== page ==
Looking back at 15 years of sharing viral genomes to forge ahead

Anniversaries represent an opportunity for revisiting the past to make a leap forward. I’m using a 15-year anniversary of an act of scientific rebellion that changed my life — and affected the lives of many others — to look beyond Covid-19.

In March 2006, Europe and other parts of the world were threatened by H5N1, the so-called bird flu virus. As a virologist working in Italy on viruses of pandemic potential, I ignited an animated international debate by refusing to send the sequence of the H5N1 viral genome to a password-protected database, but made it publicly available instead. And I urged my colleagues the world over to do the same.

I believed then, as I do now, that sharing the sequences of viral genomes will accelerate research about these highly prevalent and adaptable organisms, and help us fight them if necessary.

My call to action was endorsed by international organizations such as OIE (now called the World Organisation for Animal Health), the United Nations’ Food and Agriculture Organization, and the World Health Organization, though it took a very dark turn. Sharing the sequences of viral genomes has since become standard practice.

Why is this relevant today? Because on Jan. 10, 2020, just days after the outside world began learning of a mysterious pneumonia outbreak in China, the sequence of the novel coronavirus causing the disease was made available to the scientific community worldwide. Since then, hundreds of thousands of sequences of SARS-CoV-2 have been, and continue to be, hosted in publicly available databases. This open sharing has made it possible for scientists to respond rapidly to the diagnostic and immunization challenges that a pandemic requires.

It was clear to me years ago that the globalized socioeconomic structure the citizens of the world inhabit would present only weak barriers to viral spread — and may even encourage it. If new viruses and viral variants emerging in different countries were monitored and compared efficiently, this knowledge could be used to update vaccines and diagnostics in an ongoing manner to try and get ahead of any pandemic wave.

The concept is even more true today as scientists have developed the mindset and infrastructure to share what will soon become millions of genetic sequences of interest. But this is not enough. Because viral surveillance and sequencing capacity are insufficient in some geographical areas, the sequences are not representative of the worldwide distribution of viruses.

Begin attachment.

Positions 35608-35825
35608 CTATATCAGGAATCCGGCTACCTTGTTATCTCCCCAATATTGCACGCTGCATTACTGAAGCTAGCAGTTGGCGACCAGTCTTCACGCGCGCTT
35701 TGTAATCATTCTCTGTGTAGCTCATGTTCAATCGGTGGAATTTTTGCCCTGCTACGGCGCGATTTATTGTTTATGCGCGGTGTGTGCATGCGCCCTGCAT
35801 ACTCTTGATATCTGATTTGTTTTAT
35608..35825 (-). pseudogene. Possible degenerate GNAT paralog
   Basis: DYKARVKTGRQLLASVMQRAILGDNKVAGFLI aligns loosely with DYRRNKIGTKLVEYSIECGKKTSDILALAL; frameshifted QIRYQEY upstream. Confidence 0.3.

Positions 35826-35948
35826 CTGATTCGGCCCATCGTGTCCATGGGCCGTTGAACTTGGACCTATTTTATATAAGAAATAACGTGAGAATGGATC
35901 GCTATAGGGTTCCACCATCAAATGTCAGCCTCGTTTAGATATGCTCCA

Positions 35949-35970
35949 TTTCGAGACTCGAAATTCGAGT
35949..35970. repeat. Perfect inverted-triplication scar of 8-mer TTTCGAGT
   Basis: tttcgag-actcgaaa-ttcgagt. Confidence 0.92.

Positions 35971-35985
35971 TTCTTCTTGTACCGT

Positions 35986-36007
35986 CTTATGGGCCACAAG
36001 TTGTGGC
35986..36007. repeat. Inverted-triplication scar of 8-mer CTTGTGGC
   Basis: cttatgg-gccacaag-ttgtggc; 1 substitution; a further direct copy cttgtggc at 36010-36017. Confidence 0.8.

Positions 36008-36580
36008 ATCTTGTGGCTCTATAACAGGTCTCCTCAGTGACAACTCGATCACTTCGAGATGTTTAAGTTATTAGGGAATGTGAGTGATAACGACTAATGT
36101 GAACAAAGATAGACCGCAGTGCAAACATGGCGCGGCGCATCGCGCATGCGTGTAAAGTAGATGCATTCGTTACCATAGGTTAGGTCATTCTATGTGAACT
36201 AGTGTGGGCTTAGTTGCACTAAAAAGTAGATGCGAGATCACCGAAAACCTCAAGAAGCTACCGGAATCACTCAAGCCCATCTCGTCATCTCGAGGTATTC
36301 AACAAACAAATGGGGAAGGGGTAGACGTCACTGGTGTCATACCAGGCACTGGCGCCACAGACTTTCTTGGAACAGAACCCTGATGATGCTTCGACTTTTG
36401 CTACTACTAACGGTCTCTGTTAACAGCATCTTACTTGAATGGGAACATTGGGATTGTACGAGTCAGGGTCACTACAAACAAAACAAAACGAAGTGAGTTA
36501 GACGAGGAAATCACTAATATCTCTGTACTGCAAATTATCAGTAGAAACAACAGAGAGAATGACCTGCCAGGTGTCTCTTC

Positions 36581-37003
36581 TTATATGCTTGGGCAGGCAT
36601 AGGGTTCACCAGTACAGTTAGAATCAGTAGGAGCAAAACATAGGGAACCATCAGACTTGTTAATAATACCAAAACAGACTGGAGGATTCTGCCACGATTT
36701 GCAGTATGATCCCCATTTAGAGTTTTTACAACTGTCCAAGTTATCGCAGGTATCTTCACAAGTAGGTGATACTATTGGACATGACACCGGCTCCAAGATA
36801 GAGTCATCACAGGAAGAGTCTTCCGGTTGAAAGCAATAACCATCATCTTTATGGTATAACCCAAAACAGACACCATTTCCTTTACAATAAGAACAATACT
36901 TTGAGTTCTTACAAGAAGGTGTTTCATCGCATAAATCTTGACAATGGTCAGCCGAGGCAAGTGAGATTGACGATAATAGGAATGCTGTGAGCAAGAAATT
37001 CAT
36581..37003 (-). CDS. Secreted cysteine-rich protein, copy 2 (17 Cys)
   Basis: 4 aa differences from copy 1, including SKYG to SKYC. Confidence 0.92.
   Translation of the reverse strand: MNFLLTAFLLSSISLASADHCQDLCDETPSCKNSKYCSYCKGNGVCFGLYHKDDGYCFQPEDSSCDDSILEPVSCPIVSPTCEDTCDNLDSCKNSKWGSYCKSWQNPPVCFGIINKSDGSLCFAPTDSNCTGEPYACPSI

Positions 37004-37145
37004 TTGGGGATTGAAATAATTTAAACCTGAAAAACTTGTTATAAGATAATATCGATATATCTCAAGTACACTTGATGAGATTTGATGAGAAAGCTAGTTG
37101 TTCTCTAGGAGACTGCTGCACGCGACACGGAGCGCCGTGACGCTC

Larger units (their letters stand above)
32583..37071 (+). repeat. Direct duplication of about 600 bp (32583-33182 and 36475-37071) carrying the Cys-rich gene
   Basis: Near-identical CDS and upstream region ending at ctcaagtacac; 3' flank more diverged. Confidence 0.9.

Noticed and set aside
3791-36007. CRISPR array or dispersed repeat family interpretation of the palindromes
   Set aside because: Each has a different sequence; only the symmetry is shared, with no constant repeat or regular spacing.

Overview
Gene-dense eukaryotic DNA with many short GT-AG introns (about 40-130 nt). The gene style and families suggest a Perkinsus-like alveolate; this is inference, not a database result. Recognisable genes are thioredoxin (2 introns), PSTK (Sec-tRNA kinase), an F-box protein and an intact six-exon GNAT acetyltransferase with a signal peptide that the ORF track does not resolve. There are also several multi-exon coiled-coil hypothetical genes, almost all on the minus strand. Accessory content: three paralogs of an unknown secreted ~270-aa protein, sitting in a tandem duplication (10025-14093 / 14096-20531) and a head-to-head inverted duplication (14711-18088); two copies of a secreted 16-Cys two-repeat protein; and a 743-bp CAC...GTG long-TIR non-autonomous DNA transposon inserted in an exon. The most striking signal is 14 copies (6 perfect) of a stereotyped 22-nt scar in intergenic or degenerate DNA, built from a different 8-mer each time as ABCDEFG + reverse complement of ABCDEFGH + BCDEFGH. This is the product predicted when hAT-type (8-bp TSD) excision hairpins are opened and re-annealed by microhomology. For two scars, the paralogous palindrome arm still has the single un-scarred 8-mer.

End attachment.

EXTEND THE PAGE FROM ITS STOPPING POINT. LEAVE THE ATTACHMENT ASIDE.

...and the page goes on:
Given that this is a globally relevant problem, it is essential to ensure that proper surveillance and sequencing capacities exist in most, if not all, countries, including low-income countries. My call to action 15 years ago was, “Genetic sequences should be shared.” Today it is, “All countries need the capability for viral surveillance and sequencing — now.”

As we look ahead to post-pandemic scientific life, I believe that information sharing must go beyond viral genomes and take full advantage of the ever-expanding availability of open data to exploit one of the hidden truths of the SARS-CoV-2 pandemic: This is the most measured event in human history.

This multidomain approach would be totally unrealistic had Covid-19 occurred a decade earlier, when our abilities to capture, store, and process data were not as advanced as they are today. Virtually every variable of the pandemic actively and passively generated by the billions of personal or institutional devices we use every day to manage our lives is now being measured in some form or other. For example, weather data, pollen and allergen concentration, pollution levels, and other variables such as mobility and the features of everyday life that favor viral spread and perpetuation of infection can be explored as drivers of hospitalizations and excess deaths.

Covid-19 could become the perfect justification to maximize the potential of the data we are generating to discover novel interactions that can support real-time decision-making. These discoveries can also serve as springboards to the future.

The SARS-CoV-2 pandemic has once again shown us that human disease can be linked to the spillover of an animal virus, but its course and ramifications are linked to multiple other drivers. We have watched this pandemic act as a multisystem stress test for interconnected and interdependent domains. We have seen its tragic effect on millions of individuals around the world, and upon health and health care systems. It has also altered the management of personal and social interactions and mobility patterns, causing us to rethink our social behaviors.

We marvel at the mind-blowing efforts of pandemic response to create, test, and deliver vaccines within one year of discovering a virus. But the pandemic has also exposed a huge strategic failure in thinking about vaccines: requiring a cold chain to store and deliver them. This has affected the rollout of vaccination in developed countries and is a huge unresolved problem in middle- and low-income countries. Now is the time to invest in thermostable vaccines, that are resistant to damage cause by heat or freezing, starting today with Covid-19 and extending the technology for other vaccine-preventable diseases tomorrow.

We are being forced to rethink — or reinvent — entire systems that have been disrupted by the pandemic. During this process, we should be motivated to explore novel solutions that build on the ever-expanding knowledge about the interplay between human, animal, plant, and environmental health, ideally dovetailing into actions towards the United Nation’s Sustainable Development Goals.

I like to imagine this vision as Circular Health.

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